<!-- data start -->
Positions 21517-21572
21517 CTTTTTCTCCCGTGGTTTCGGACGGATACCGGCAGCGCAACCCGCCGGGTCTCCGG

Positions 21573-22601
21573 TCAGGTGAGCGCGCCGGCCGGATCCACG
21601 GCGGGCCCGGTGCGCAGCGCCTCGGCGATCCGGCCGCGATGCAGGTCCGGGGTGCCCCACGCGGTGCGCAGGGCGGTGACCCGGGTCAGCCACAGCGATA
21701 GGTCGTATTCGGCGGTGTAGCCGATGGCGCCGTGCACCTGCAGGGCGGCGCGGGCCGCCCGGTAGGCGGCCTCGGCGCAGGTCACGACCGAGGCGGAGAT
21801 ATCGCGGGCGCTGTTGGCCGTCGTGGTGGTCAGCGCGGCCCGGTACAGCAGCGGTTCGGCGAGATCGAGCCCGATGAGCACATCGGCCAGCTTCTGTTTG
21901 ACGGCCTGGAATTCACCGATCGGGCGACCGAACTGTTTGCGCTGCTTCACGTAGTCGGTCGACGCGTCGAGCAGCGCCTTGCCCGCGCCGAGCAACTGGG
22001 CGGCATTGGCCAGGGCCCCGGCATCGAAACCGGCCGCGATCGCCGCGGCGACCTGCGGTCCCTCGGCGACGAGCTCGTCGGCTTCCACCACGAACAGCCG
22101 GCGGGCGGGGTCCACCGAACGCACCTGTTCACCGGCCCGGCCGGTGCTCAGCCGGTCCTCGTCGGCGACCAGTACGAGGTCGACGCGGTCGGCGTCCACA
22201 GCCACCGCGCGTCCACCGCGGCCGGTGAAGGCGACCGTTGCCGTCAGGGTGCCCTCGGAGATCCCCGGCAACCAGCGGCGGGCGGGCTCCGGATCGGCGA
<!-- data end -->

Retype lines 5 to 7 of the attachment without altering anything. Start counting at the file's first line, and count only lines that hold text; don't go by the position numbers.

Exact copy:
21601 GCGGGCCCGGTGCGCAGCGCCTCGGCGATCCGGCCGCGATGCAGGTCCGGGGTGCCCCACGCGGTGCGCAGGGCGGTGACCCGGGTCAGCCACAGCGATA
21701 GGTCGTATTCGGCGGTGTAGCCGATGGCGCCGTGCACCTGCAGGGCGGCGCGGGCCGCCCGGTAGGCGGCCTCGGCGCAGGTCACGACCGAGGCGGAGAT
21801 ATCGCGGGCGCTGTTGGCCGTCGTGGTGGTCAGCGCGGCCCGGTACAGCAGCGGTTCGGCGAGATCGAGCCCGATGAGCACATCGGCCAGCTTCTGTTTG